Apple CEO Steve Jobs isn't worried that the iPod might one day be considered "the Rubik's Cube of the 21st century", according to a US newspaper report.
Jobs told The LA Times: "iPod is capitalizing on a fundamental shift in the way people buy and enjoy entertainment in the digital age. I don't think we're seeing trendiness here, I think we're seeing a product that's truly revolutionizing the way we listen to music.
"We didn't sell 2 million of them last quarter because it's trendy, we sold 2 million last quarter because it's a phenomenal product that's reinventing the way people enjoy music."
The iPod might be trendy, but its more than just a fad, according to the iPod professor, aka Sussex University's Michael Bull. He has described the iPod as "the 21st century's first consumer icon".
Intelligence Group's Jane Buckingham said: "What Apple does very well is tap into social trends without you even knowing it." For example the iPod photo will hit a "sweet point with Americans, who have a desperate need for documentation, for scrapbooking".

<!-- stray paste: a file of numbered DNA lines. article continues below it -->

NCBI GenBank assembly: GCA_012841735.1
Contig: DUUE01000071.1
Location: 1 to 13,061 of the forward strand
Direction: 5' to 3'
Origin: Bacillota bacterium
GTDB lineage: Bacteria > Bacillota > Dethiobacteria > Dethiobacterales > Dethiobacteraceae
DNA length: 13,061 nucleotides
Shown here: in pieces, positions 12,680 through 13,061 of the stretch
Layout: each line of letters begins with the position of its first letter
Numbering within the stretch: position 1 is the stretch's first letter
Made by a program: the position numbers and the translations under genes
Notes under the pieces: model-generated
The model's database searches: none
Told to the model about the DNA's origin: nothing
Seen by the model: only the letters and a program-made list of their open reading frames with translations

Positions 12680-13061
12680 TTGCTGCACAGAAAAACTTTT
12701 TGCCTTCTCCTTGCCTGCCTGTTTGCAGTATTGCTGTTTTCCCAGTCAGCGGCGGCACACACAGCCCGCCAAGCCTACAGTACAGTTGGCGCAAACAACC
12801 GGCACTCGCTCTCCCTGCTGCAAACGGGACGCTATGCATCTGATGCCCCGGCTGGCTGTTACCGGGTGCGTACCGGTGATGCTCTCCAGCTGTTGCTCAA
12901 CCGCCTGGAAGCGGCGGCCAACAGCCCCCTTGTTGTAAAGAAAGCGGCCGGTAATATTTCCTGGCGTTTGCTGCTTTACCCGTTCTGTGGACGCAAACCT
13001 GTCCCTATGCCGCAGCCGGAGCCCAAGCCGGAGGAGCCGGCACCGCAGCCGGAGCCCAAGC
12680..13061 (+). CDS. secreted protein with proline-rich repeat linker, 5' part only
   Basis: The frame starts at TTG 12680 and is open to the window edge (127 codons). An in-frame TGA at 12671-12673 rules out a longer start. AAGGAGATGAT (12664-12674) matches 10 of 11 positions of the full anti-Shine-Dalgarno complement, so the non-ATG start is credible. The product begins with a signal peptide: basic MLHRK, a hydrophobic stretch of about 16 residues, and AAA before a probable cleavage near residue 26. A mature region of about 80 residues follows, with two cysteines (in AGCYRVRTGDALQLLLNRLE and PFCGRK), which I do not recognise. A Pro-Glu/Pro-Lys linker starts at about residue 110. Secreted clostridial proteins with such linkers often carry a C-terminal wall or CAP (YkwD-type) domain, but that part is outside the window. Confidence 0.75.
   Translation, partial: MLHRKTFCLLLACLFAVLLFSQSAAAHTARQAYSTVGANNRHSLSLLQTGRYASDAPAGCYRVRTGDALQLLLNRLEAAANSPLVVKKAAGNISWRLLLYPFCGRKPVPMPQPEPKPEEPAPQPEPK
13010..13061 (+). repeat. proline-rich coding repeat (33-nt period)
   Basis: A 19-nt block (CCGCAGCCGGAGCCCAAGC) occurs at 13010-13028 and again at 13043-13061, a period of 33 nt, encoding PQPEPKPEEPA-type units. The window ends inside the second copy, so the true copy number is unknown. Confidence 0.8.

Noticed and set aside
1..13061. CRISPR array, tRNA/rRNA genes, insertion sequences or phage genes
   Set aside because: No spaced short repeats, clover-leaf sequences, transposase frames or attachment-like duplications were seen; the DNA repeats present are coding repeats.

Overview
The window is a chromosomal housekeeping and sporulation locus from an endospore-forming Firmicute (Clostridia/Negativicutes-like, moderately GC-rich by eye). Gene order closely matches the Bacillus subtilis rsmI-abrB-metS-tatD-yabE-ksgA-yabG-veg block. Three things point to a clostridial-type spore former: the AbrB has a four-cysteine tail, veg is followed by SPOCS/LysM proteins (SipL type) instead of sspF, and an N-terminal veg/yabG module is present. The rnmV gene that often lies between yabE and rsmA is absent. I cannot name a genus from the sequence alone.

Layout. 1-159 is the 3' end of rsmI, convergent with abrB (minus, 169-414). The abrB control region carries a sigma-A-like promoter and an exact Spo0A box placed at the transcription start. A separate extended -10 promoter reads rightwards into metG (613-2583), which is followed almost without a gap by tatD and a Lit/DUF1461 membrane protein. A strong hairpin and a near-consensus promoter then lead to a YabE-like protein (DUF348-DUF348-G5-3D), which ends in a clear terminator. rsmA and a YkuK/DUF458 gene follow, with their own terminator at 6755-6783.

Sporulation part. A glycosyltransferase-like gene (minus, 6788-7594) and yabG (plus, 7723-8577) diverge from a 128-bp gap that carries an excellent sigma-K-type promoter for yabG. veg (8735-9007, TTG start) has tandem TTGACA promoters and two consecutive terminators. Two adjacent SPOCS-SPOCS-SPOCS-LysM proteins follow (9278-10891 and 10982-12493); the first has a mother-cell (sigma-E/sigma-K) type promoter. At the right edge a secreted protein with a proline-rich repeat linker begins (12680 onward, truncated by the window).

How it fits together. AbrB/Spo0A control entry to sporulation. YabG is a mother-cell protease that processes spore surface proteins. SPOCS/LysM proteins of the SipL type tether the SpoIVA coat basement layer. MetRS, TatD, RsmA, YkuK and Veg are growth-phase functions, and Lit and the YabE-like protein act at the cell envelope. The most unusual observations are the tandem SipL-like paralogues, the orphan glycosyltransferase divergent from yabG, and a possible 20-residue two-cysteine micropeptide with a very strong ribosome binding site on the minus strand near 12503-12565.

"It seems we're desperate to document our lives, to have photos of every trip we've taken. In a world that lacks stability, it gives you a bit of comfort, even shows you're a good parent," she explained.
But Syracuse University's Robert Thompson is less confident. He said: "With a lot of pop culture products, if something becomes so much of its time, then it becomes a parody of itself. 'Miami Vice' was so incredibly hip on TV and became so associated with the mid-80s, but three years later you couldn't watch it without bursting out in laughter."